One of the first things I did after switching the device on is to customise it and add email accounts. This was a straightforward process, although what struck me is the way in which the iPad handles it in relation to Android. All settings, including app-specific settings are all together in a “Settings” section.  This took me some time to get used to – in Android, app-specific settings reside within each app, which makes more sense to me. Not a deal breaker though.

And then I was ready to go… and that’s when I started to feel disappointed at the way Apple locks the whole system. While the Android browser has loads of settings that can be user-customised (for example, to load a full version of a webpage in the browser as opposed to the default mobile version of it, to load or not external images, to take screenshots from the browser, to name a few) Apple has none, and so every single user has to use Safari in exactly the way. Gone was the ability to upload right from the browser a webpage to my Evernote account for future reference. I started to realise the flexibility provided by the way Android handles some activities and the ability for the user to customise his tablet experience is Android’s unique selling point – something I had taken for granted.  Doing some google searches revealed a number of workarounds to solve a few of these problems, some of them rather tedious to implement while others were more straightforward – details in future posts.

Finally the browser is a pleasure to use. Of course the lack of Flash support meant streaming audio and video programmes was no longer an option in Safari, something I had taken for granted on my Xoom. Media companies have found a way round: the app. Having downloaded the BBC iplayer and some other apps (iTele for french news, for example) solved the streaming problem in Safari. Happy I was, but also conscious I would have to change the way I work as clearly the iPad does not support some of the functionalities I had grown accustomed to on Android. Time will tell how quickly I can adapt to it and get back on track – as I tend to spend a long time  travelling by train each week my tablet is what enables me to turn dead time into productive one. So I will have to find workarounds…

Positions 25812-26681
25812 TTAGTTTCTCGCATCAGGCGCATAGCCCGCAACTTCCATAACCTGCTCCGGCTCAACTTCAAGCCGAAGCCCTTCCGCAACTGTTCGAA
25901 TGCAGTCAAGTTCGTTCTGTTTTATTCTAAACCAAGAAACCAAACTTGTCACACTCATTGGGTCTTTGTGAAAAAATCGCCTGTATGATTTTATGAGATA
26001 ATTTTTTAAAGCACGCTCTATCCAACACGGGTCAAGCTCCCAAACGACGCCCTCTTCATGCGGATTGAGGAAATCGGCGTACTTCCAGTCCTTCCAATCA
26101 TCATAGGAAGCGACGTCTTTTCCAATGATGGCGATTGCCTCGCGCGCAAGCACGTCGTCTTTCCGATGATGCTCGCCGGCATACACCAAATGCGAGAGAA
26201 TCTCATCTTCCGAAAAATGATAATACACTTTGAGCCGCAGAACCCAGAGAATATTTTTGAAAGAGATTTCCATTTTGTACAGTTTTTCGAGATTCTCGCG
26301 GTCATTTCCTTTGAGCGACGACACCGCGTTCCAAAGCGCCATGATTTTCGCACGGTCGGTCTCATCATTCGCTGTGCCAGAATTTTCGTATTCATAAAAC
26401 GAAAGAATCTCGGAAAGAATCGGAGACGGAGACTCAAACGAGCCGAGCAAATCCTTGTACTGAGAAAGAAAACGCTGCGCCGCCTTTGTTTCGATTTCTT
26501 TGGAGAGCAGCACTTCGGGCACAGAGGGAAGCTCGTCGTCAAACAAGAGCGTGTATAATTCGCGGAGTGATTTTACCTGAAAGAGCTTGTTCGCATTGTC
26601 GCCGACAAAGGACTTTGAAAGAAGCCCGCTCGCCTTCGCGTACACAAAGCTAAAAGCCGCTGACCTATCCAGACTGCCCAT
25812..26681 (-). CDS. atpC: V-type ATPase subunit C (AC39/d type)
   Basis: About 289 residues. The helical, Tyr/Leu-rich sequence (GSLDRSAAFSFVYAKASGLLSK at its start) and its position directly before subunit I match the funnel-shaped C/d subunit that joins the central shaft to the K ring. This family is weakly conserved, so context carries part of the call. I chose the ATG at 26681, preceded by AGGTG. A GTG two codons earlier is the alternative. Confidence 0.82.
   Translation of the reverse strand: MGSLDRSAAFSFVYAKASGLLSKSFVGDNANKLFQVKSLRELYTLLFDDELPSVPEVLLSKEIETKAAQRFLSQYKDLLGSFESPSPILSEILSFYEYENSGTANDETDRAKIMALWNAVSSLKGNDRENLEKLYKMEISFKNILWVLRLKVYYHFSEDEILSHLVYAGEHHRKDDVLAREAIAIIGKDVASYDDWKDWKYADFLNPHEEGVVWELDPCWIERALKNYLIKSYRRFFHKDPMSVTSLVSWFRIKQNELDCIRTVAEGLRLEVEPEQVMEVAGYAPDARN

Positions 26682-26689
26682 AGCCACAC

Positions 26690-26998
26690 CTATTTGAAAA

On Tuesday I had to say good bye to my short term companion as one of our testers took it off me. Overall a very pleasant experience, so pleasant indeed I bought one on Monday night so that I could keep exploring it. Next step: download the wordpress app for the iPad and post my thoughts right from the device. Plenty more to say about my first week using the iPad, so until next time….. thanks for reading..!

Nicolas

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About nforsans
Academic at Leeds University Business School and Learning Technologist, Programme Director for the MSc International Business

4 Responses to Background and first impressions

  1. And I thought you had become an apple convert when I saw you with the iPad yesterday